Baltic banking: Scandinavians bid for Baltic banks
Scandinavian banks are falling over themselves to make acquisitions and take stakes in the Baltic states. What they get are brand-new, hi-tech banks with underdeveloped markets. The downside is that experienced local bankers are thin on the ground. The locals seem pleased enough by the invasion but some hint that more diversity of foreign involvement might offer a wider window on the world. Alex Mathias reports.
The Baltic states of Estonia, Latvia and Lithuania are an odd mix of the very old and the very new, with not much in between. In the beautifully preserved old cities, winding cobblestone streets lead visitors round medieval churches and fortresses to the constant accompaniment of bells. Outside the cities' defensive walls the bells are replaced by pile-drivers and hooting taxis, office buildings are slick and new and western chain stores line the streets. In Vilnius, Lithuania's capital, you find the Museum of Genocide Victims, the grim old KGB headquarters and prison, and a statue to 1960s rock musician Frank Zappa all within a 20-minute walk of each other.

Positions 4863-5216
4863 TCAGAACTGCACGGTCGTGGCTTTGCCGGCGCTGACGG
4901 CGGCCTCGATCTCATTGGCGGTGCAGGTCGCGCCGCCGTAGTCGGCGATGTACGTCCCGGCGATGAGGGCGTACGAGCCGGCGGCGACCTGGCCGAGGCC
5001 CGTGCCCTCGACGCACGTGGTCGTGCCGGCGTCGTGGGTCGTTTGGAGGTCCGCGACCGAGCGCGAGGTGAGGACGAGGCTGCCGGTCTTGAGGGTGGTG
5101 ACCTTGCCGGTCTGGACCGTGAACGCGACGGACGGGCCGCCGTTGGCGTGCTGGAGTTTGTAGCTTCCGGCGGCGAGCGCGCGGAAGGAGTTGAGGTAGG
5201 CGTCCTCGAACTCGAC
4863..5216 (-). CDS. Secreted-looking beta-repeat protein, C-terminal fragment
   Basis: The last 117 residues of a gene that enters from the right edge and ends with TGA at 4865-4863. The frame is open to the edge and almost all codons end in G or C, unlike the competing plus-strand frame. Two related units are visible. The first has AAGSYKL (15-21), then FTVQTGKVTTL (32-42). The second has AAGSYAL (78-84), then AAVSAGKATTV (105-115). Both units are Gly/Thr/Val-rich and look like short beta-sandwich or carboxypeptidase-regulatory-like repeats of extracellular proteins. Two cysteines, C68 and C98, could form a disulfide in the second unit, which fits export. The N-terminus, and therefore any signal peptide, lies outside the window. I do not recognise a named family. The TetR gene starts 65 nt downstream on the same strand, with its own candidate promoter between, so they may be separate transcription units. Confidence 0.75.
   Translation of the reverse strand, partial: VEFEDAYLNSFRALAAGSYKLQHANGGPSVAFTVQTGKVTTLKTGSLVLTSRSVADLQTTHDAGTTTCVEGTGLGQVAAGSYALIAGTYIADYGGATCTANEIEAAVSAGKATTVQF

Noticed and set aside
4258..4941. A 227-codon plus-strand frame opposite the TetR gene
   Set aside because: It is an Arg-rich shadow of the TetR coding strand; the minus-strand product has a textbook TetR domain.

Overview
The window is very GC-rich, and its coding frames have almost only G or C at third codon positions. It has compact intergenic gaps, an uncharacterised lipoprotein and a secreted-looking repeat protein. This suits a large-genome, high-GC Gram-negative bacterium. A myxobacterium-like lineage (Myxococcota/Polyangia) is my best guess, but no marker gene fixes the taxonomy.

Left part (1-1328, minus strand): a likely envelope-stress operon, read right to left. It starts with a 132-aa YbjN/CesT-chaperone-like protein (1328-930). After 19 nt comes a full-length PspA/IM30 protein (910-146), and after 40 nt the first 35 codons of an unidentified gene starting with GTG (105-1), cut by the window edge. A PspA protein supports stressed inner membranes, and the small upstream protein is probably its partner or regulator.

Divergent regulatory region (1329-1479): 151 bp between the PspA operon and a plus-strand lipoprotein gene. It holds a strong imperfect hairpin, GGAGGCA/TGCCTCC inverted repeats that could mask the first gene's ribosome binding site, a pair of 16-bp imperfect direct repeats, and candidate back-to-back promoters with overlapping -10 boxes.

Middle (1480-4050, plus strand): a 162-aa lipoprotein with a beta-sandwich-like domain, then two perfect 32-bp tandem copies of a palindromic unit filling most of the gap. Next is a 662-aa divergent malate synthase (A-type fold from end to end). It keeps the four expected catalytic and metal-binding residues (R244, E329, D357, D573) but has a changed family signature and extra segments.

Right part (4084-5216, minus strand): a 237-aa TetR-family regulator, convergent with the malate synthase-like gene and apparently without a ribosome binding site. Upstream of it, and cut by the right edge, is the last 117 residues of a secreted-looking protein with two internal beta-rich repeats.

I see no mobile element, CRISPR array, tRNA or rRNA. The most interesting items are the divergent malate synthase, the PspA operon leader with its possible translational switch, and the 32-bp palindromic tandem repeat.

Baltic banking is like its cities - it has gone from ancient to modern in one leap. "They are jumping over steps that it was taking over 20 years for other countries to do," says Monica Caneman, executive vice-president of Baltic states at SEB.
The abruptness of change is a result of the collapse of the Soviet Union. Only after the Baltic states gained independence in 1991 were these countries able to create independent banking systems. And they created them in the image of Western systems that had had the time to learn from their mistakes.